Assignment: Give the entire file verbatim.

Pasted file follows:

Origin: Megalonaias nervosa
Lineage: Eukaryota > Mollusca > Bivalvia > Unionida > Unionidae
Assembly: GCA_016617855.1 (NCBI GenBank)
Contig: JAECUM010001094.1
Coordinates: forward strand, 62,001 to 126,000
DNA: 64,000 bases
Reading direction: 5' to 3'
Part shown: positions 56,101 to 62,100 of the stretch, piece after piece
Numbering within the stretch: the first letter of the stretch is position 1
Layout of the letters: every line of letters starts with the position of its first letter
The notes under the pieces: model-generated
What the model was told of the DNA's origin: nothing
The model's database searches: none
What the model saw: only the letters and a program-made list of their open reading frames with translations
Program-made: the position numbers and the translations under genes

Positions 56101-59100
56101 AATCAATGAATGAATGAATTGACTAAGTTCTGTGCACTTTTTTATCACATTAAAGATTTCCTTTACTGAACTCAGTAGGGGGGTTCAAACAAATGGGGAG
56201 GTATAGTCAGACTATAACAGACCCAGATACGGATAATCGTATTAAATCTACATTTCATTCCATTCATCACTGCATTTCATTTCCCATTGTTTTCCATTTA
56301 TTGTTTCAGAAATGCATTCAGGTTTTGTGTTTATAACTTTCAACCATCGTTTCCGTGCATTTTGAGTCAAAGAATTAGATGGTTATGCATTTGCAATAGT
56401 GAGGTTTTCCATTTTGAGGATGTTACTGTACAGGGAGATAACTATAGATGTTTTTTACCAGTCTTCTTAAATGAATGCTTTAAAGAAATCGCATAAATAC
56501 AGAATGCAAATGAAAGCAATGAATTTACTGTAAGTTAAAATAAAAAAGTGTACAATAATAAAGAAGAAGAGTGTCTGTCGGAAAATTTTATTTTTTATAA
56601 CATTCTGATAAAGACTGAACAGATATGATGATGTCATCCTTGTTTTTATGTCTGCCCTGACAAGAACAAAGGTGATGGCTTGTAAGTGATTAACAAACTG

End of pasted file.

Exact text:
Origin: Megalonaias nervosa
Lineage: Eukaryota > Mollusca > Bivalvia > Unionida > Unionidae
Assembly: GCA_016617855.1 (NCBI GenBank)
Contig: JAECUM010001094.1
Coordinates: forward strand, 62,001 to 126,000
DNA: 64,000 bases
Reading direction: 5' to 3'
Part shown: positions 56,101 to 62,100 of the stretch, piece after piece
Numbering within the stretch: the first letter of the stretch is position 1
Layout of the letters: every line of letters starts with the position of its first letter
The notes under the pieces: model-generated
What the model was told of the DNA's origin: nothing
The model's database searches: none
What the model saw: only the letters and a program-made list of their open reading frames with translations
Program-made: the position numbers and the translations under genes

Positions 56101-59100
56101 AATCAATGAATGAATGAATTGACTAAGTTCTGTGCACTTTTTTATCACATTAAAGATTTCCTTTACTGAACTCAGTAGGGGGGTTCAAACAAATGGGGAG
56201 GTATAGTCAGACTATAACAGACCCAGATACGGATAATCGTATTAAATCTACATTTCATTCCATTCATCACTGCATTTCATTTCCCATTGTTTTCCATTTA
56301 TTGTTTCAGAAATGCATTCAGGTTTTGTGTTTATAACTTTCAACCATCGTTTCCGTGCATTTTGAGTCAAAGAATTAGATGGTTATGCATTTGCAATAGT
56401 GAGGTTTTCCATTTTGAGGATGTTACTGTACAGGGAGATAACTATAGATGTTTTTTACCAGTCTTCTTAAATGAATGCTTTAAAGAAATCGCATAAATAC
56501 AGAATGCAAATGAAAGCAATGAATTTACTGTAAGTTAAAATAAAAAAGTGTACAATAATAAAGAAGAAGAGTGTCTGTCGGAAAATTTTATTTTTTATAA
56601 CATTCTGATAAAGACTGAACAGATATGATGATGTCATCCTTGTTTTTATGTCTGCCCTGACAAGAACAAAGGTGATGGCTTGTAAGTGATTAACAAACTG